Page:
Cruising is on the verge of returning to Alaska this summer as a result of legislation passed Thursday that will allow ships to bypass Canadian ports on their way to the state.
The Alaska Tourism Restoration Act is now awaiting the signature of President Biden and final approval from the Centers for Disease Control and Prevention (CDC) before everything is a go, but neither appears to be a hurdle.
“The Alaska Delegation has been working every angle to help find a path forward for struggling Alaskans who rely on the tourism industry,” Senator Lisa Murkowski, one of the bill’s sponsors, said in a statement. “Passage of my legislation sends a strong signal that we will not stand idly by, withering on the vine, until another country catches up to our level of readiness. This shows that the health and restoration of our economy cannot be held up by Canada.”
The bill temporarily changes a law that requires any cruise ship traveling from Washington to Alaska to stop at a Canadian port. Canada has banned cruise ships from its waters until February 28, 2022.
The cruise industry is expecting no hold ups from Biden or the CDC and immediately began planning for summer cruises. Princess Cruises, Holland America Line, and Norwegian Cruise Line all announced summer itineraries for Seattle to Alaska cruises.
“We have been working towards this moment to return to service for over a year, and starting with our Alaska cruise vacations is incredibly gratifying,” Jan Swartz, president of Princess Cruises, said in a statement. “Our passion has always been to provide our guests with a truly remarkable travel experience. We are thrilled to be able to do that again, safely with confidence.”
Holland America Line will begin cruises from Seattle to Alaska starting July 24 for anyone fully vaccinated at least 14 days prior to departure. Their seven-day cruises will make stops in Juneau, Sitka, Ketchikan, and a day cruising Glacier Bay National Park.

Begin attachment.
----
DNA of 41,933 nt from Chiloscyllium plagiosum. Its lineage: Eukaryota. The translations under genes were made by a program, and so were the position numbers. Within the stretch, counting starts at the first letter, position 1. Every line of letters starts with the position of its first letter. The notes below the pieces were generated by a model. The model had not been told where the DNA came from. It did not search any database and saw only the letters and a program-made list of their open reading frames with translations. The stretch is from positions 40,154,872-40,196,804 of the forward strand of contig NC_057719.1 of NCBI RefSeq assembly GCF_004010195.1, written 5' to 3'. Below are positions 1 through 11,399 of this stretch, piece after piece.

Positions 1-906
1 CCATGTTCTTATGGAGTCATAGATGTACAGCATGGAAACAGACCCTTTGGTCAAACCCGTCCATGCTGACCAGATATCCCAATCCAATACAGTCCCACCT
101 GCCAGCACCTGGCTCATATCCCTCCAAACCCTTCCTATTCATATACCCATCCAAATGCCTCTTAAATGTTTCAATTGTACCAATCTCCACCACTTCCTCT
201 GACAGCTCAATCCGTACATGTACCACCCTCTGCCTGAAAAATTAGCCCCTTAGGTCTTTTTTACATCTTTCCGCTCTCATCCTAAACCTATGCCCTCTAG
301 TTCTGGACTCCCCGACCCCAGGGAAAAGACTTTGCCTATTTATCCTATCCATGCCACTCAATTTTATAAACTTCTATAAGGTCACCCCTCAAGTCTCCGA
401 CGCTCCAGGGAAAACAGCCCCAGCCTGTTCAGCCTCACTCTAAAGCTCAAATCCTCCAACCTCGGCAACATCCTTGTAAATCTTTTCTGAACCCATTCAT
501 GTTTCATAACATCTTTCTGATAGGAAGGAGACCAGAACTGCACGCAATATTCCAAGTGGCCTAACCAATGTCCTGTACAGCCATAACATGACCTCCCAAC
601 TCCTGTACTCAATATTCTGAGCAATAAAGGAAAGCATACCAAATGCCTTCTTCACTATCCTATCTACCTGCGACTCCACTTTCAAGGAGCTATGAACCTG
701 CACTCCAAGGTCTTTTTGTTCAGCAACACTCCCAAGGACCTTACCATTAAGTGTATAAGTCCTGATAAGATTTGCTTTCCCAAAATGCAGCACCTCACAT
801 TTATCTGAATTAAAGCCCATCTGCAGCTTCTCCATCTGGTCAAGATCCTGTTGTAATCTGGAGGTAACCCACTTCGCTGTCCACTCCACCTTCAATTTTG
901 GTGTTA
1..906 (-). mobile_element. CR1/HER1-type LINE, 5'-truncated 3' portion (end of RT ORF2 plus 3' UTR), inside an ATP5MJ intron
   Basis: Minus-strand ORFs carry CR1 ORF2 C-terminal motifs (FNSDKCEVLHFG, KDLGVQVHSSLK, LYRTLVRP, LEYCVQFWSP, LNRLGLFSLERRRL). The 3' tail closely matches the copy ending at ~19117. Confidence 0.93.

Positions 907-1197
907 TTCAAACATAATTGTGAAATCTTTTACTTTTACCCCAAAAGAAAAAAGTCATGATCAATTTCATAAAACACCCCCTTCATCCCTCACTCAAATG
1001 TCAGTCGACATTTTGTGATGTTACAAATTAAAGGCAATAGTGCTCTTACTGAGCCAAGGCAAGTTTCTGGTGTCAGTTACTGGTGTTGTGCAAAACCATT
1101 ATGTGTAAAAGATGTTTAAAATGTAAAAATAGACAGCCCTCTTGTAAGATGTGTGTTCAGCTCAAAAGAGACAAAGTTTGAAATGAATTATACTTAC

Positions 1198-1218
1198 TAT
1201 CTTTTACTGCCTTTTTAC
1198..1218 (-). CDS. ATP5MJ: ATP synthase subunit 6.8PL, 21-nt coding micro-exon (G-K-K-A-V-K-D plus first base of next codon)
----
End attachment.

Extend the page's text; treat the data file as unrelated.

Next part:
Norwegian Cruise Line will begin seven-day sailings in August, with stops including Ketchikan, Juneau, and Icy Strait Point.
Princess Cruises will begin its cruises July 25 with stops in Ketchikan, Skagway, Juneau and Glacier Bay National Park.
“The return of the cruise industry to Alaska is great news for anyone hoping to experience the rugged beauty of the Last Frontier,” Alaska Governor Mike Dunleavy said. “More importantly, it signals a hopeful new chapter for the dozens of communities and tens of thousands of Alaskans who rely on cruise industry partners to help them share Alaska with the world.”
Carnival Corporation, which counts Holland America Line, Princess Cruises, and Carnival Cruises among its properties, said the health and safety of its guests is the top priority.
“As we continue to work with the CDC on requirements for sailing in the U.S., we remain committed to returning to service in a way that serves the best interest of public health and provides our guests with a great cruise vacation at an exceptional value,” CEO Arnold Donald said in a statement.